Urdu Ki Maqbool Kahanian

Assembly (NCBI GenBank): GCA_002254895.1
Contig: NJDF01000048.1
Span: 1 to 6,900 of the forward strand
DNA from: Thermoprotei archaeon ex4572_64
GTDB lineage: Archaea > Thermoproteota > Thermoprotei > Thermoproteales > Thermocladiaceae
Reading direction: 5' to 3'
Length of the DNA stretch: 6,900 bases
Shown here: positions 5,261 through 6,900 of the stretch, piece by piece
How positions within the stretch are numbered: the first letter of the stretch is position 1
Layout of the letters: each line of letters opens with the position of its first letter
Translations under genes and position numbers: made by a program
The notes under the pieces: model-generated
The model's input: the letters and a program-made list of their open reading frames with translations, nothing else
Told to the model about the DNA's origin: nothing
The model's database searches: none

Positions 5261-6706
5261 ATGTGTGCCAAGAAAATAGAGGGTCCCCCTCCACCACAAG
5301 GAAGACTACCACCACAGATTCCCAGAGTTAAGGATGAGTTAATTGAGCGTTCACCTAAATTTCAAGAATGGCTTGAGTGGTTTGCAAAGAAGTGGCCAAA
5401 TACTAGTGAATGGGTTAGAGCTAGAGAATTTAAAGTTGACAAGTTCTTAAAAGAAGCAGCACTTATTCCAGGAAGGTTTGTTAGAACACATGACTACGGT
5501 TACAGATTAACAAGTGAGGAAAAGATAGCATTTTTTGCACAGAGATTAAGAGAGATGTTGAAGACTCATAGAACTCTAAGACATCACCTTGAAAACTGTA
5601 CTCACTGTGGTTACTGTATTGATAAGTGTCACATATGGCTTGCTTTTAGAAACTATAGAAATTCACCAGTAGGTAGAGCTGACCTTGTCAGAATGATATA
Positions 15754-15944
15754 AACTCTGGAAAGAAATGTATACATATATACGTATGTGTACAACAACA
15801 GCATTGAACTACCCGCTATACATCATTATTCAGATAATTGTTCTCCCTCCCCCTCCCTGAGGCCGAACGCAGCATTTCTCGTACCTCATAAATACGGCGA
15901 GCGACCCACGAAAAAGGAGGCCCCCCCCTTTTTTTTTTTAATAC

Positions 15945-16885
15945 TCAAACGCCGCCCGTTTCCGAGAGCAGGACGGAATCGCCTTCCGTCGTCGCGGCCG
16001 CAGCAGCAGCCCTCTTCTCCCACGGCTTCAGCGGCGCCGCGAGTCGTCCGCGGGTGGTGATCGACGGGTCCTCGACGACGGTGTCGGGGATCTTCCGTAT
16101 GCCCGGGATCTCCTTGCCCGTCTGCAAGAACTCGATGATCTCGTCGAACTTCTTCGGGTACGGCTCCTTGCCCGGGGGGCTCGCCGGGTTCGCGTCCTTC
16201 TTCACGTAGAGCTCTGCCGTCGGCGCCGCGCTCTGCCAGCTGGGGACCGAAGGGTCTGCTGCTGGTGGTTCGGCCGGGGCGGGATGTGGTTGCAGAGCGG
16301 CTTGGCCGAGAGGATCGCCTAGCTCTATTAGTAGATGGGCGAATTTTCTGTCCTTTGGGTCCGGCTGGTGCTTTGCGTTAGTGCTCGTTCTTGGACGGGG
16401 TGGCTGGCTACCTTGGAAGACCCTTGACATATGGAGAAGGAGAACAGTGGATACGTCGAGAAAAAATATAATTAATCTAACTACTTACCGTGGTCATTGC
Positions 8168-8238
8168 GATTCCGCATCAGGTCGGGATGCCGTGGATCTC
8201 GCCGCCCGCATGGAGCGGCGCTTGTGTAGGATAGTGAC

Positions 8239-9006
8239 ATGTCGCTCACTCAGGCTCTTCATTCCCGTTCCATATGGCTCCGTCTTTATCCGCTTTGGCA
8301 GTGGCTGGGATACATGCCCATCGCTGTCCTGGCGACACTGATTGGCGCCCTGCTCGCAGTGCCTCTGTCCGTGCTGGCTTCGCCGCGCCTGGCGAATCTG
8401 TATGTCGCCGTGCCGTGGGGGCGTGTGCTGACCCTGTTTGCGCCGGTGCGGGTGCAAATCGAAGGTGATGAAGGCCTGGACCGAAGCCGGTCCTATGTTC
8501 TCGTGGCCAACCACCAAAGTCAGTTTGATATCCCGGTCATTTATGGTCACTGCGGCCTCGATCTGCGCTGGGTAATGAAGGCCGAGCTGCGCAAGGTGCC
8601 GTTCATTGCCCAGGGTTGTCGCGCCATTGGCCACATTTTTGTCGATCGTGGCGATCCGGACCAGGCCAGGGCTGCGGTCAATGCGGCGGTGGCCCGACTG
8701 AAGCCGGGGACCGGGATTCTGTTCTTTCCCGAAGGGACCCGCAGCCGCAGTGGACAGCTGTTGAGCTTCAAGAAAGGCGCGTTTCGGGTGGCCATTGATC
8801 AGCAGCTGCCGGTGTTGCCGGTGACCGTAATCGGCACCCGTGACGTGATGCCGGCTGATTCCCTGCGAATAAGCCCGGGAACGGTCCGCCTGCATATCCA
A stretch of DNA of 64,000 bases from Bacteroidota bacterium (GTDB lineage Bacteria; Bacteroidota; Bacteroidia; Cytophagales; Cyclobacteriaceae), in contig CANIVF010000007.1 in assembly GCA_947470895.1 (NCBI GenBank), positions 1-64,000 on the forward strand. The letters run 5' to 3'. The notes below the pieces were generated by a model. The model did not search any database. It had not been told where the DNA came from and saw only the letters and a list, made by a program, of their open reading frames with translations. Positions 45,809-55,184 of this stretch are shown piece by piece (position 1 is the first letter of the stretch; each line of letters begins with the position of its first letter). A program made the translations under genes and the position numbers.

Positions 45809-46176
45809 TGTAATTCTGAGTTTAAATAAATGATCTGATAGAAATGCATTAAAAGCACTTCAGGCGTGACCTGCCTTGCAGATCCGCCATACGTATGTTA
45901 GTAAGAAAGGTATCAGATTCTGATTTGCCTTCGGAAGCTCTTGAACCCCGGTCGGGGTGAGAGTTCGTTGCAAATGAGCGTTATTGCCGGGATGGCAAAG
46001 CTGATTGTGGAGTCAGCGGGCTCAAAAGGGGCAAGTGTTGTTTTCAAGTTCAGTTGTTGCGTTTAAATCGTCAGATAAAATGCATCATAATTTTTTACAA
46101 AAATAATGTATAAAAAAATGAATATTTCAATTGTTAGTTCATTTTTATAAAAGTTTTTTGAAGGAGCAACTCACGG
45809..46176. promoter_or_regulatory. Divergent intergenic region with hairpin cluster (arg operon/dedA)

The session was to differentiate between the famous literature and the real literature. The title ‘Urdu Ki Maqbool Kahanian’ refers to those stories or novels which are famous among readers but lack literary characteristic. Intizar Husain differentiated the two and said, “Maqbool Kahanian could be explained in two ways; first the stories which are best-sellers and the second are those which we call Alif Laila.” Tracing out the history of stories he said, “Urdu stories are derived from three sources. Arabic, which is the oldest one and Dastan-e-Ameer Hamza is its example. The second source is Persian and Rustam and Sohrab is its example. The third source is Kata Kahani in which ancient Indian stories fall like Singhasan Battisi,” he said. He explained that the relation with these sources was detached when the era of Premchand started and writers were influenced from the Western style of writing short stories. Explaining more about the difference he said that for the audience present there in the hall Qurratulain Hyder could be a famous novelist but in the market it could be Ibn-e-Safi. Intizar Husain also emphasized that like Western writers and publishers we should also translate our classics into simple versions so that everyone could read and understand those. Recently he translated Singhasan Battisi for the understanding of common readers. Mr Nasir, a well-versed critic also enlightened the audience in this regard. He said that Maqbool Kahanian were written in special context and thus short lived. “Famous literature is something different and real literature is something different. Famous literature is written according to the wishes and demands of the readers. Real literature raises questions and creates doubts in the minds of the readers whereas the famous literature snubs the already existing doubts,” he explained. Kishwar Naheed said that adaptation of Maqbool Kahanian made them more famous. The session successfully made clear that every famous novel and story couldn’t be true literature no matter how famous its writer is.